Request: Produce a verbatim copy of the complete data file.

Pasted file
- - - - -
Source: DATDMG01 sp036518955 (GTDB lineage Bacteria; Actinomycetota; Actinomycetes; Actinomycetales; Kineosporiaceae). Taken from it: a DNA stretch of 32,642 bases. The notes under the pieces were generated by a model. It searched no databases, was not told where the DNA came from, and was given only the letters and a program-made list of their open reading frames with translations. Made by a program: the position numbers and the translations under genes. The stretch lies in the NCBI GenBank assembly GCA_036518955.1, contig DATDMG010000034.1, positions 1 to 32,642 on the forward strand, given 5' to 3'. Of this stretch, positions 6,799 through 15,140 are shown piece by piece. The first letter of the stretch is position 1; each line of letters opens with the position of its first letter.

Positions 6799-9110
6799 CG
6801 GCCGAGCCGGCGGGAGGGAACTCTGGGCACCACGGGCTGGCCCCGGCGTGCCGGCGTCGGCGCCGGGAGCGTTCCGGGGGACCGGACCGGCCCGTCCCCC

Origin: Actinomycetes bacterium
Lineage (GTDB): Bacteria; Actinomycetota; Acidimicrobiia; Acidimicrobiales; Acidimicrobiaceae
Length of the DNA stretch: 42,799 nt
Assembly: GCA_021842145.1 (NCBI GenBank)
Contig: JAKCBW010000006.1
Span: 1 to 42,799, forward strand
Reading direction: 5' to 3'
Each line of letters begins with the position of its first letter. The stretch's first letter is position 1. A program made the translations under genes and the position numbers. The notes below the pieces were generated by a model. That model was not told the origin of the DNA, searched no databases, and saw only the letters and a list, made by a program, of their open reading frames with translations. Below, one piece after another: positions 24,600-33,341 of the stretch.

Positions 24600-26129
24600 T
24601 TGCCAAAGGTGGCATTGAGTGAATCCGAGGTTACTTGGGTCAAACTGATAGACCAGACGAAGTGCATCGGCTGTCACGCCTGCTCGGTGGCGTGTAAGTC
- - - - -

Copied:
Source: DATDMG01 sp036518955 (GTDB lineage Bacteria; Actinomycetota; Actinomycetes; Actinomycetales; Kineosporiaceae). Taken from it: a DNA stretch of 32,642 bases. The notes under the pieces were generated by a model. It searched no databases, was not told where the DNA came from, and was given only the letters and a program-made list of their open reading frames with translations. Made by a program: the position numbers and the translations under genes. The stretch lies in the NCBI GenBank assembly GCA_036518955.1, contig DATDMG010000034.1, positions 1 to 32,642 on the forward strand, given 5' to 3'. Of this stretch, positions 6,799 through 15,140 are shown piece by piece. The first letter of the stretch is position 1; each line of letters opens with the position of its first letter.

Positions 6799-9110
6799 CG
6801 GCCGAGCCGGCGGGAGGGAACTCTGGGCACCACGGGCTGGCCCCGGCGTGCCGGCGTCGGCGCCGGGAGCGTTCCGGGGGACCGGACCGGCCCGTCCCCC

Origin: Actinomycetes bacterium
Lineage (GTDB): Bacteria; Actinomycetota; Acidimicrobiia; Acidimicrobiales; Acidimicrobiaceae
Length of the DNA stretch: 42,799 nt
Assembly: GCA_021842145.1 (NCBI GenBank)
Contig: JAKCBW010000006.1
Span: 1 to 42,799, forward strand
Reading direction: 5' to 3'
Each line of letters begins with the position of its first letter. The stretch's first letter is position 1. A program made the translations under genes and the position numbers. The notes below the pieces were generated by a model. That model was not told the origin of the DNA, searched no databases, and saw only the letters and a list, made by a program, of their open reading frames with translations. Below, one piece after another: positions 24,600-33,341 of the stretch.

Positions 24600-26129
24600 T
24601 TGCCAAAGGTGGCATTGAGTGAATCCGAGGTTACTTGGGTCAAACTGATAGACCAGACGAAGTGCATCGGCTGTCACGCCTGCTCGGTGGCGTGTAAGTC